Detroit Lions: Matthew Stafford has his most complete set of weapons

Detroit Lions (Photo by Thearon W. Henderson/Getty Images)
Detroit Lions (Photo by Thearon W. Henderson/Getty Images) /
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Matthew Stafford, Detroit Lions
Matthew Stafford, Detroit Lions (Photo by Leon Halip/Getty Images) /

After a busy draft day filling up on running backs, the Detroit Lions welcome back Matthew Stafford with the most complete offense of his career.

In 2019, Matthew Stafford‘s midseason back injury cost him the entire second half of what was shaping into perhaps the best individual season of his career. With 2,499 passing yards and 19 touchdowns, Stafford was likely looking at another 5,000 yard/40 touchdown season in his 11th year with the Detroit Lions.

Especially as offensive coordinator Darrell Bevell came to grips with an ineffective run game, Stafford was let loose in a way we hadn’t seen since the early 2010s. Looking back, a toothless defense was always going to put the Lions’ ceiling at eight or nine wins last year, but watching Stafford in peak form would have kept things much more interesting up until the end.

In 2019, Stafford discovered a quick chemistry with receiver Danny Amendola and continued clicking with Kenny Golladay (not quite like with Calvin Johnson, but closer than you’d think). Bevell got creative with the playbook, rookie tight end T.J. Hockenson got off to a fast start in his own right, and wideout Marvin Jones was neck and neck with Golladay in touchdowns until missing the final three games.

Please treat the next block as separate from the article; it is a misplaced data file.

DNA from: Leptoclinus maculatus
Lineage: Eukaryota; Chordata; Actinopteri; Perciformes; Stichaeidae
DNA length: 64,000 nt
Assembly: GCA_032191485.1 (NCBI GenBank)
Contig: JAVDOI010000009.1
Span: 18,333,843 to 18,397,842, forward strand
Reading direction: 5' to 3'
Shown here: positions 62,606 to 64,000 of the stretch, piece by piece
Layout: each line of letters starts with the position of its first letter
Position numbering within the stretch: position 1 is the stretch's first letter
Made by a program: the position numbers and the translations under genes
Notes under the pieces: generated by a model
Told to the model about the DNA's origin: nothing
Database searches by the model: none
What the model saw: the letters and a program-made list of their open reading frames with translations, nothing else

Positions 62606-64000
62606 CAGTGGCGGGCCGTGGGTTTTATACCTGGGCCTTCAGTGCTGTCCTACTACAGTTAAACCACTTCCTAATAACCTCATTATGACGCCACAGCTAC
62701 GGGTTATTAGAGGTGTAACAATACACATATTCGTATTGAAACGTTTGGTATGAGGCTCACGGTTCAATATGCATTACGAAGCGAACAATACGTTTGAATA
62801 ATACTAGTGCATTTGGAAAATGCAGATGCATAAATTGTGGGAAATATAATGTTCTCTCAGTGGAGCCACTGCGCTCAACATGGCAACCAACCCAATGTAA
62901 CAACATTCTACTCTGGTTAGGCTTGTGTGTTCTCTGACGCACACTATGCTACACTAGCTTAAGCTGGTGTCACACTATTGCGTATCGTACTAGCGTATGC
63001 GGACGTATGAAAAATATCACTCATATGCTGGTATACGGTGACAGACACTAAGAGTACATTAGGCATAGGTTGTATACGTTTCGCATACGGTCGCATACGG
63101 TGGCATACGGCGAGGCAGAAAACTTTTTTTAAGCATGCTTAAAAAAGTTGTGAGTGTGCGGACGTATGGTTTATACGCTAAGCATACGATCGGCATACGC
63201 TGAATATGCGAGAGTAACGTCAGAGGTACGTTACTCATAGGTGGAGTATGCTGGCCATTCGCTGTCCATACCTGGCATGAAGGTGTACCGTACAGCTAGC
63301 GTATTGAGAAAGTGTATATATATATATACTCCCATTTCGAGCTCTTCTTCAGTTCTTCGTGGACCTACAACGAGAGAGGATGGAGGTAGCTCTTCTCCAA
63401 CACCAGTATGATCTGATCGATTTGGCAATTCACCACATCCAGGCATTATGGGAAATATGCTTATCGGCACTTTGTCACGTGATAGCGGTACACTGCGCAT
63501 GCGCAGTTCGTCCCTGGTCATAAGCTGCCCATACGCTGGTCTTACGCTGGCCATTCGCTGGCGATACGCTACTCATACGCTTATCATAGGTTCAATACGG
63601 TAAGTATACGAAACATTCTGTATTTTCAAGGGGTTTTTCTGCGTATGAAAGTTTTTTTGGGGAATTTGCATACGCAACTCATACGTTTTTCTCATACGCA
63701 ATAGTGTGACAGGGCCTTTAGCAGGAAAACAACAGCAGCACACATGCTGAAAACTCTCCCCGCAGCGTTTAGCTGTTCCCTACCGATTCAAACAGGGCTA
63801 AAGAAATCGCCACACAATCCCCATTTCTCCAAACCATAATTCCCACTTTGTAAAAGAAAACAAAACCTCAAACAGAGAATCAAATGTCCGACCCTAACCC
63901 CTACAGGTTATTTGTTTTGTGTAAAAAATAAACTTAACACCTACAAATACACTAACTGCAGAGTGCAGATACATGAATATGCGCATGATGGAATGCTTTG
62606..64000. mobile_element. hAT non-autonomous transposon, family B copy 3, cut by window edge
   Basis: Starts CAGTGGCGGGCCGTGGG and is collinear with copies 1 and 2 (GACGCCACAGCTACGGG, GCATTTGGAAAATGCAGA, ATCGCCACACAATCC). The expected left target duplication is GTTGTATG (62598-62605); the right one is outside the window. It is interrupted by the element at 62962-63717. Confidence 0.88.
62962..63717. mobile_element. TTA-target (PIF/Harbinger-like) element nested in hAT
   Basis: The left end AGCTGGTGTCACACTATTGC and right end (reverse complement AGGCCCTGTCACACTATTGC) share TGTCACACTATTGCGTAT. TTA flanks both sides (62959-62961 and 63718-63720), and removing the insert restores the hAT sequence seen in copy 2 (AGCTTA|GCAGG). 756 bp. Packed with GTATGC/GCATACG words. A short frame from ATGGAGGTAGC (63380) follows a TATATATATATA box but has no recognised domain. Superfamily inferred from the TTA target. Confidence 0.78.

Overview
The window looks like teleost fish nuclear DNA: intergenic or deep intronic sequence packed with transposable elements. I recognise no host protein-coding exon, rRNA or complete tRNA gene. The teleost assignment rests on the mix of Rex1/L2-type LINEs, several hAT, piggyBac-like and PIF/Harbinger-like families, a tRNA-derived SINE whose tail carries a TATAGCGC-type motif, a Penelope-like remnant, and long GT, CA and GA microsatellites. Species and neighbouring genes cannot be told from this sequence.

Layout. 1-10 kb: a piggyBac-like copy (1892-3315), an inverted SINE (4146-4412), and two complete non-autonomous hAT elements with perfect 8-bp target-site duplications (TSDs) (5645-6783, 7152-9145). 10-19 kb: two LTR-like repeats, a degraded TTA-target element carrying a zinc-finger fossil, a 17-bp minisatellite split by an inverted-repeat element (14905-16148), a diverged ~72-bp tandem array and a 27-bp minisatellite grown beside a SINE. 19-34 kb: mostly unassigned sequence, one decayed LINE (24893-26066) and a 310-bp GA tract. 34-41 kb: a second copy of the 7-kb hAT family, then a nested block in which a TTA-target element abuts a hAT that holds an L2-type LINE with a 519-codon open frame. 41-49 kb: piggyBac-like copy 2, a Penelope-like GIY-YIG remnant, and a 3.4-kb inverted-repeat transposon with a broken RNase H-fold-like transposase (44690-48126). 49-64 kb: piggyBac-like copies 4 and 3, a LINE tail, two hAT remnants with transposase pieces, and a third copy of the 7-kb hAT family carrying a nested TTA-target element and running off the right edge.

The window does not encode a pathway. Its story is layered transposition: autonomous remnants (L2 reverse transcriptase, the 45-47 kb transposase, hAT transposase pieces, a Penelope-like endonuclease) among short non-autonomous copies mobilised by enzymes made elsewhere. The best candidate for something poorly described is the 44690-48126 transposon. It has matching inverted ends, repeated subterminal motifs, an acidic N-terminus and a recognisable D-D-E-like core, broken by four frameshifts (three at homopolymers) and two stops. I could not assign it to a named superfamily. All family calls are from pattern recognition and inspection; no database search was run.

As has been the case far too many times over the best two decades, the only missing ingredient was at running back. After the NFL draft, one frequent commenter on this site (David Gledhill, always gives us good insight, thanks!) pointed out that this current roster might be Stafford’s most complete set of offensive weapons since joining the Lions in 2009.

After all, as Gledhill pointed out, on paper the Lions now have the best running back from the current draft (D’Andre Swift), the best tight end prospect in about five or six drafts (Hockenson), and a steal of a former third-round pick who might be the best receiver of his draft class (Golladay).

Playing with this notion a little bit more, I tried to break down this idea further, taking the rebuilt offensive roster and comparing it to some of Stafford’s more talented lineups over the years. Here’s what I ended up with, looking at both talent but also overall depth at the skill positions